Swine dysentery has been confirmed on a pig farm in Suffolk, prompting messages for.
The case, which is suspected to have been present for 10 days, was identified by clinical signs and subsequently confirmed by laboratory test. The exact origin of the outbreak is currently under investigation.
Strict biosecurity and biocontainment measures are currently in place and a treatment and control plan is being formulated.
AHDB said it was important that a heightened level of biosecurity and monitoring for clinical signs are observed over the next few weeks, especially within the Suffolk region.
Information on swine dysentery can be found on the AHDB website HERE
Fresh cases of the damaging pig disease have continued to emerge on farms this year, although, thankfully, the numbers are down on last year, when there was a clear spike. APHA’s Q2 surveillance showed there were cases in North Yorkshire, Devon and Kent in the first six months of 2020.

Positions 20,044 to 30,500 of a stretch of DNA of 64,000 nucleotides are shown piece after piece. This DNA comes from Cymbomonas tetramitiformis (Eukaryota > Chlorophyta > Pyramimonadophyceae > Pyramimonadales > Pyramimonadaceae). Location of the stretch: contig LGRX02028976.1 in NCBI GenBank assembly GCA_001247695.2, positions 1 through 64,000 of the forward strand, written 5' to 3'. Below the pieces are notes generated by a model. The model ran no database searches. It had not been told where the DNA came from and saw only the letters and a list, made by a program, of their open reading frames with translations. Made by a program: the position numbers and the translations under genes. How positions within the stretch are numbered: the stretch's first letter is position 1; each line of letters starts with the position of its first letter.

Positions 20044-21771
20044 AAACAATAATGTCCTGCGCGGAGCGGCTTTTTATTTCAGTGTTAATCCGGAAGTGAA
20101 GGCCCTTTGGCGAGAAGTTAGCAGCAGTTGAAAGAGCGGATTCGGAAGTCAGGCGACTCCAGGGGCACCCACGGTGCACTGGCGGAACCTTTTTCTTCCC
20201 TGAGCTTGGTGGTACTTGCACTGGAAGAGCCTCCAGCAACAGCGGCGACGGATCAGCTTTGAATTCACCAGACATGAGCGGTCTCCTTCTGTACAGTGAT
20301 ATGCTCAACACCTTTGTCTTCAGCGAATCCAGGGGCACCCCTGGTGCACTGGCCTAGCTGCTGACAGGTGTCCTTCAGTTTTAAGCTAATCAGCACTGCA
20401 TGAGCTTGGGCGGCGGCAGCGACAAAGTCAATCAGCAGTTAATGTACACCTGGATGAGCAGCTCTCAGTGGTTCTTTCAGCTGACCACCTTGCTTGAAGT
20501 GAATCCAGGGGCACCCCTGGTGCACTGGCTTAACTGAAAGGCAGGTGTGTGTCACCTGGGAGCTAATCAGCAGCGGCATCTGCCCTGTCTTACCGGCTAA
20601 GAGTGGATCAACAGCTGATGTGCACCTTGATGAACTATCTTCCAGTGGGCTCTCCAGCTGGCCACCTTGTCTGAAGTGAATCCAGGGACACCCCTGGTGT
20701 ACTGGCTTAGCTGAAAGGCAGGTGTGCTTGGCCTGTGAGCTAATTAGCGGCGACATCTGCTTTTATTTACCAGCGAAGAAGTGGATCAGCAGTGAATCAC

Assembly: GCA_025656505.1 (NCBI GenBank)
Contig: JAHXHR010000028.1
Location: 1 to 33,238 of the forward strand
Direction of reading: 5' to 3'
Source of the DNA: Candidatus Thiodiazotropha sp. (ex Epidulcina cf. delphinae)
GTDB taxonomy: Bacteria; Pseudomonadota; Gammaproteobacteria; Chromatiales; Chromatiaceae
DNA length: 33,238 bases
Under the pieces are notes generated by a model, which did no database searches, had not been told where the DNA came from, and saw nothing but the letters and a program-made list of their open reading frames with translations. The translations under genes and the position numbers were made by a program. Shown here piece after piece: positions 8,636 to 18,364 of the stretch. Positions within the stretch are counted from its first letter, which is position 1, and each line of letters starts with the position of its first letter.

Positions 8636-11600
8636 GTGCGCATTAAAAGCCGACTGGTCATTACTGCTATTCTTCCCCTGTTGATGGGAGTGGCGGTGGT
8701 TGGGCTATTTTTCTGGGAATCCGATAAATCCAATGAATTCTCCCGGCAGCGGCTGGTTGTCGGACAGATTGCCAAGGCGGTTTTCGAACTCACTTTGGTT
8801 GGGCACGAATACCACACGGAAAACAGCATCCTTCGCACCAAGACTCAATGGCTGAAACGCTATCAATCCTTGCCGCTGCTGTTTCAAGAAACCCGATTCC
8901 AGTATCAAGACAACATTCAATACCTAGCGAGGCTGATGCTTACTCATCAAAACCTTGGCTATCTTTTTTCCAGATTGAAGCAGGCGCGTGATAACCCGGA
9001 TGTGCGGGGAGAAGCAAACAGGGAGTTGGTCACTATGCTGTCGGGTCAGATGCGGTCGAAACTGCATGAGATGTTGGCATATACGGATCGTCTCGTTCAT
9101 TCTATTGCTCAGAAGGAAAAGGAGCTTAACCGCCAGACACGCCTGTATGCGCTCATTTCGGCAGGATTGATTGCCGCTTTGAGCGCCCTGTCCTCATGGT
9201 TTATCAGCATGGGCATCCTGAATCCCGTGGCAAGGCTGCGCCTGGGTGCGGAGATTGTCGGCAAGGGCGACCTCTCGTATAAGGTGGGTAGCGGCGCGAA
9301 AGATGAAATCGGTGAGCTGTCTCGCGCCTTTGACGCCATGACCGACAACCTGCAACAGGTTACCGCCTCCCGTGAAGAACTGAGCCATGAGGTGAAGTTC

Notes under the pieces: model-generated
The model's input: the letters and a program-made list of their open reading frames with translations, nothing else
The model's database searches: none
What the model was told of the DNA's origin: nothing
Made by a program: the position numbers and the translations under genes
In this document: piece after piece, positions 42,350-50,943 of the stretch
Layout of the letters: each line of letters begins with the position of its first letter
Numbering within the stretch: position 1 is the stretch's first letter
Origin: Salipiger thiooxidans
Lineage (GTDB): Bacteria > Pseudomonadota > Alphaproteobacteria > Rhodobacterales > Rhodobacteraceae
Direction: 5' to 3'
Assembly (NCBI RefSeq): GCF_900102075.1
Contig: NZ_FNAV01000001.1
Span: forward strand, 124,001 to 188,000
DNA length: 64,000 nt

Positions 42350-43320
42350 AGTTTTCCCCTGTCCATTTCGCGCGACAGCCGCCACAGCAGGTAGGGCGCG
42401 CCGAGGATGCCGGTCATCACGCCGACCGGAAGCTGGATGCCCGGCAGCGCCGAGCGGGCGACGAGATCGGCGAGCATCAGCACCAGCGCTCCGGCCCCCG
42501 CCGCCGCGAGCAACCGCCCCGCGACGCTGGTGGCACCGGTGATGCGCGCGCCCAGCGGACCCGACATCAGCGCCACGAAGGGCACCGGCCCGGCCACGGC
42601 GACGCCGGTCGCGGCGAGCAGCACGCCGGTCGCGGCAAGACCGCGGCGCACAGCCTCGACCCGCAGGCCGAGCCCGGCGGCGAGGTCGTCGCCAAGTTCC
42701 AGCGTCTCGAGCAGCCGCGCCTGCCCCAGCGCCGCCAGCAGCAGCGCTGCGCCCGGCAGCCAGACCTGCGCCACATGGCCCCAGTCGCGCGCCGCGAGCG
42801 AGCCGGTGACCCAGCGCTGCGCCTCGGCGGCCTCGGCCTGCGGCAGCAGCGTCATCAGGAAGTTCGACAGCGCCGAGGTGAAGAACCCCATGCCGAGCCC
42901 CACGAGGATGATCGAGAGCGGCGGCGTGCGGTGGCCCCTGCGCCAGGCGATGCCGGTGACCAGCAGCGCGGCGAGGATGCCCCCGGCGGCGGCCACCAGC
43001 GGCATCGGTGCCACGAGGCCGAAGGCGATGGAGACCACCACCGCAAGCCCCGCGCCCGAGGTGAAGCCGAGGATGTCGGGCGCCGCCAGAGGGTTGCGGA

NPA chairman Richard Lister urged producers to give extra consideration to biosecurity in light of the continued cases of swine dysentery and Germany’s African swine fever (ASF) outbreak.
“Swine Dysentery was a big challenge for our sector last year and whilst we have significantly less cases, there are a number of fresh cases,” he said.
“SD is a highly transmissible disease and therefore it is really important to be signed up to the Significant Diseases Charter run by AHDB. It aims to control disease quickly and effectively and currently covers the sharing of information for both swine dysentery and PEDv outbreaks.”
Find out more HERE
He urged all producers to renew their efforts to prevent the spread of disease – by, for example, ensuring protocols are properly followed on farms and that all transport is thoroughly cleaned between pig movements, in line with the #muckfreetruck campaign.